The Mexican actress is shedding light on her character, Andrea Nuñez, in an exclusive interview with People Chica.

Luisa Rubino is serving the truth as journalist Andrea Nuñez in the final installment of  Netflix's NarcosMexico.

The Mexican actress, who recently co-starred in the streamer's Fugitiva alongside Paz Vega, gave People Chica exclusive insight into her role in the saga.

"When I received the scripts and began to read the sequence, I thought: 'How wonderful.' I was and am very happy because she is a role model for women's empowerment, and that we can do it," Rubino tells Chica.

Luisa Rubino
Credit: Juan Luis Hernandez Lemus

 "Even if the Narcos world has been ruled by men and is obscure, she has an opportunity to shed light on the truth. That's all that matters to her," she added.

Rubino's character writes for the newspaper La Voz, in Tijuana, where she is set on proving to her boss that she can uncover the most compelling stories, even if it means putting her life at risk to expose drug traffickers. The character was inspired by several influential female Mexican journalists.

"In 1994 there was a lot of hiding information from people. She risked her life, goes from one place to another, and has the ambition to say: 'I can do this and I'm a woman, but I don't care.' She's a beautiful character, she's so powerful—I love it," Rubino added.

Nuñez's strong personality drew the actress to the role, especially because she found similarities between herself and the journalist.

"I identify with her character in a lot of things. Personally, I consider myself a feminist who is strong and always looking for the truth," she explains. "So, when I was putting this character together during the shooting I applied all of those qualities to Andrea, because as I read the character and understood it, I saw we had those things in common."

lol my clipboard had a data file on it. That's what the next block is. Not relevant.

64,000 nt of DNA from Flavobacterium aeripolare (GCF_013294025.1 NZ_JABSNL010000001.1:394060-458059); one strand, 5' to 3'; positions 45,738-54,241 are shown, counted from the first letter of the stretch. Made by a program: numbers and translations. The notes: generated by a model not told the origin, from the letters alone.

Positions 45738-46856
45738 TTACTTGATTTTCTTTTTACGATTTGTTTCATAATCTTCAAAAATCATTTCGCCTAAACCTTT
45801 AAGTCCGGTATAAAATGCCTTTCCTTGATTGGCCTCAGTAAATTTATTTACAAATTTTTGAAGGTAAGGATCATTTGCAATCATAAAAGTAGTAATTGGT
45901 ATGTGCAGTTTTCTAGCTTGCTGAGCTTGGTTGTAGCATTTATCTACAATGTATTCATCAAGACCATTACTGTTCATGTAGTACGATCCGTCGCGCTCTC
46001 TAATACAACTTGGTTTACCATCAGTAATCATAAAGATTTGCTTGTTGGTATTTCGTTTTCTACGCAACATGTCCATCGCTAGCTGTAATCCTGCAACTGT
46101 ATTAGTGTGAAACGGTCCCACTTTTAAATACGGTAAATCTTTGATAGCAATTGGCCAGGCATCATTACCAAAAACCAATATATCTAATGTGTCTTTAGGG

"She always goes after the truth and is honest. She is fearless. The female power and energy really comes out and is beautiful," she continues.

Luisa Rubino
Credit: Juan Luis Hernandez Lemus

The role came to her unexpectedly. Her manager told her she was up for the character and she had been cast within a week. From the get-go, she loved working with the show's cast and crew.

"It's very difficult to find this kind of treatment when you're working, but there was nothing negative about production, or the crew; everyone welcomed me so well," she recalls. "I was new, nervous, so happy of course. But they welcomed me with all the love in the world."

The Rosa de Guadalupe actress also had the opportunity to shoot alongside Puerto Rican reggaeton artist Benito Antonio Martínez Ocasio, aka Bad Bunny.

"We only did one sequence together but he was awesome. It's funny because we started shooting during COVID and it was crazy, but I had filmed with him before the pandemic and it was so funny because I had never listened to Benito's music," she laughs. "Then I started listening to his music and I was like: 'Wow, how cool! I love his music, and I shot with him!'"

Currently living between Los Angeles and Mexico, the model is setting her sights on working in the U.S. market.

Luisa Rubino
Credit: Juan Luis Hernandez Lemus

"Narcos has opened a huge door in my career. I started acting at five years old and worked in publicity all my life. I always knew where I wanted to take my career," she says. "When I visited LA for the first time, I knew that's where I wanted to work. As an actress, I always wanted Hollywood, the States, so I'm working on that."

Narcos: Mexico premieres on November 5.